He had left Biyah Kendrick, in the meantime, to keep his own castle, monthly opening its doors to the Patriots. And continued dictating his instructions to his secretary, who continued cabling these in cipher to the Valley Clew office. Their captain reminded the men (Elton Bott still, gloomy in resignation, charged with the codebook) that the undeclared war raged without armistice, and that he did not dismiss them from their duties.

 

Vic’s paper, in addition to the new gloss of astonishing Philadelphia with its Mossbunker sources, had an energetic new managing editor, and a new linotype operator, in the person of Wesley Crumpacker. Vic had a new niece and grandniece, keeping and livening his house, all of which help left him free to prop heels on the counter and peruse the city rags, or stroll across to Derfinger’s, talk up advertising to the business people of Main Street. The gossip they brought to his table was mostly gripes…

Hammersmith, in short, back to normal. This was heartening to Vic.

And anything good, he could pass on to young Carey.

Carey on their valley travels answered to Chilly, a man who’d never had a harsh word for anyone. Aimee’s nephew on jobs past having rarely heard a kind one, under this tutelage he seemed shaping up, as his step-uncle had doubted he would, to the role of roving reporter.

In practical terms, covering the valley meant covering an expanded range of gripes…but Aimee’s sound framing of these so far had satisfied Hammersmith that the Clew’s editorial perspective was degraded to a faintly disguised radicalism, one that leaned either left or right.

 

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Meaning, they now printed twice the letters to the editor—as many as three or four a day. Even Warple had sent one:

 

Dear Sir,

 

I would like to share with readers of the Clew a very edifying discovery of my own, as to a cheaper means, available to any person living near the river, of obtaining a medicinal tonic every bit as effective as coal tar…

 

Nico had been found guilty of an attempt to subvert public order, and of the dissemination of materials intended to undermine the authority of the United States government. He had not been witnessed in the commission of an act of violence (and no factory hand was found to testify to his having incited one); further, the hostages themselves admitted Nico had not been present…neither had Oldfield…at the time they were taken captive.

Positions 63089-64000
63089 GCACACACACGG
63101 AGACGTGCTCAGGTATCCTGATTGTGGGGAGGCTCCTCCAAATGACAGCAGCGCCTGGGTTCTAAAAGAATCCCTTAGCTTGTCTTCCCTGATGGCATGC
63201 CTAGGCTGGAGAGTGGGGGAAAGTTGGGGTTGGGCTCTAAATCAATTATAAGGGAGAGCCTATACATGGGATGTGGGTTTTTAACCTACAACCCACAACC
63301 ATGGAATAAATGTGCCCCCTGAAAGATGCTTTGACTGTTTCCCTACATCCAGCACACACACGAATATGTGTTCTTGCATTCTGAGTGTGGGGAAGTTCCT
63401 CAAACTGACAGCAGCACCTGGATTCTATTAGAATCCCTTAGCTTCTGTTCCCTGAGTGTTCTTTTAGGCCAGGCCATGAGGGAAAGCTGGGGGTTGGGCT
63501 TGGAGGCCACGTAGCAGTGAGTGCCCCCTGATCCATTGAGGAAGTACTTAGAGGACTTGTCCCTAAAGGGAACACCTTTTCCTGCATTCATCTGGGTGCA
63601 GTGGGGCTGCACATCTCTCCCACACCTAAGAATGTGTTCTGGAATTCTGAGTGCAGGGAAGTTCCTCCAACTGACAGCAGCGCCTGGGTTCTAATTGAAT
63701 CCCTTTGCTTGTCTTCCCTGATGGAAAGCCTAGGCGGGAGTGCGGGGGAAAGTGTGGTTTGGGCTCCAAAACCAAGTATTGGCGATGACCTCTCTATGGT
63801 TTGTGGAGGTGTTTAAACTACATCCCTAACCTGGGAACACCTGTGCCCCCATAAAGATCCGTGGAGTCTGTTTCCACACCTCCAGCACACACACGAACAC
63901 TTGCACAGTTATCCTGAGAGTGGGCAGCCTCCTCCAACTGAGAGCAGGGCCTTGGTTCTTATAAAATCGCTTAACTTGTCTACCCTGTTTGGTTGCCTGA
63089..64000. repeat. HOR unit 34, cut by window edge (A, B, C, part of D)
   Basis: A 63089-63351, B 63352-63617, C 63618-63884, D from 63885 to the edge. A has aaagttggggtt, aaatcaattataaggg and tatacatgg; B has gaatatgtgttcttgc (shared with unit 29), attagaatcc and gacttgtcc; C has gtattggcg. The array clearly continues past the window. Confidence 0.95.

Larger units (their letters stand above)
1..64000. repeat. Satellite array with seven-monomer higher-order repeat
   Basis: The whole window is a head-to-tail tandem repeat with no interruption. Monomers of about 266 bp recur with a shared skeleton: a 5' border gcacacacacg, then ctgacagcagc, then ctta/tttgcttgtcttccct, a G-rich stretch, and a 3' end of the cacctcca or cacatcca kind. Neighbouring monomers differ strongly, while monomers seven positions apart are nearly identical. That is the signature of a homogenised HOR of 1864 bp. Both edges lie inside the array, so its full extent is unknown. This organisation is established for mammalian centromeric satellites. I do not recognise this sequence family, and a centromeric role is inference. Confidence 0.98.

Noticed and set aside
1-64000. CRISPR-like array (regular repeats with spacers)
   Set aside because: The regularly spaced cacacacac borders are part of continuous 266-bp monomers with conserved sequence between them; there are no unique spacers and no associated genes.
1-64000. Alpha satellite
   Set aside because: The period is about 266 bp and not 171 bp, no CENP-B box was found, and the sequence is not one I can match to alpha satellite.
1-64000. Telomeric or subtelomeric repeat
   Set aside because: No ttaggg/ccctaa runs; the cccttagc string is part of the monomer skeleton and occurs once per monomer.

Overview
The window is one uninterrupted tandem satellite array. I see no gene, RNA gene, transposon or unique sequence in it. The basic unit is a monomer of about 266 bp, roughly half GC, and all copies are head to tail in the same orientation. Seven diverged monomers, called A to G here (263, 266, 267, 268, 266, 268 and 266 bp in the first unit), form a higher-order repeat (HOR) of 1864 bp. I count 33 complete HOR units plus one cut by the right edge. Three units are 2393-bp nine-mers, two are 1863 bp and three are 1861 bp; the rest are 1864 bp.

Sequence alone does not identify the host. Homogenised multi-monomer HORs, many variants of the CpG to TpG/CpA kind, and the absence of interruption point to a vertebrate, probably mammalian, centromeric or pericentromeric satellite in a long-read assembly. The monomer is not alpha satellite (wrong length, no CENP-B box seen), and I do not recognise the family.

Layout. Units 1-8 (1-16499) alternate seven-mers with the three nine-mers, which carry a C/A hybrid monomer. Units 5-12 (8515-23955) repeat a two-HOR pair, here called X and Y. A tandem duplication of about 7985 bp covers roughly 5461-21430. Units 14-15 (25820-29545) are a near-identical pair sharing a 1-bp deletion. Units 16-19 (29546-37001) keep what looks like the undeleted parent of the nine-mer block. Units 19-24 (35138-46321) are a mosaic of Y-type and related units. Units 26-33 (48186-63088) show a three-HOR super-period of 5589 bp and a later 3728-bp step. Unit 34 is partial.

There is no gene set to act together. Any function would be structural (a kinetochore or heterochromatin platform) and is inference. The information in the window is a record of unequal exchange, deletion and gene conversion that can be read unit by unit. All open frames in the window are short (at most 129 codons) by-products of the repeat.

Oldfield, with every promise of thriving on it, was jailed.

Nico was deported.

June, reconciled to her father, and willing to hear Aimee’s advice, had married him. She had popped the question herself. And though they had then to sail together for Sicily, a reunion of Nico with his family—Aimee, for his passing the test, had faith in her stepson-in-law.

Letters came to them now and then, while Aimee wore Vic down to the prospect of touring Europe.

These were written by June in English.

 

Now, Enrico, for you, if you can find someone to translate this, let me say in plain terms that I will raise my son to defy serving in the army at the behest of a tyrant, to fight his needless wars. And too bad for you if you can’t find Nico when you come looking for him. That’s your own job. Party wives don’t live in their husbands’ pockets.

Now, Aimee and Dad, I include a letter Vittorio has done his best to write to his nonna and nonno. It is only his alphabet and some words he knows how to spell out. But he means to say with all his heart, as do his mother and father (yes, Nico has fond memories of you, Aimee. And Dad, well, he never really got to know you. But he will), I love you and can’t wait to see you.

Please remember to bring two of everything, for the customs…

 

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Epilogue

Virtual book cover for novella HammersmithSee more on Hammersmith page

 

 

 

 

 

 

 

 

 

 

 

 

 

 

 

(2019, Stephanie Foster)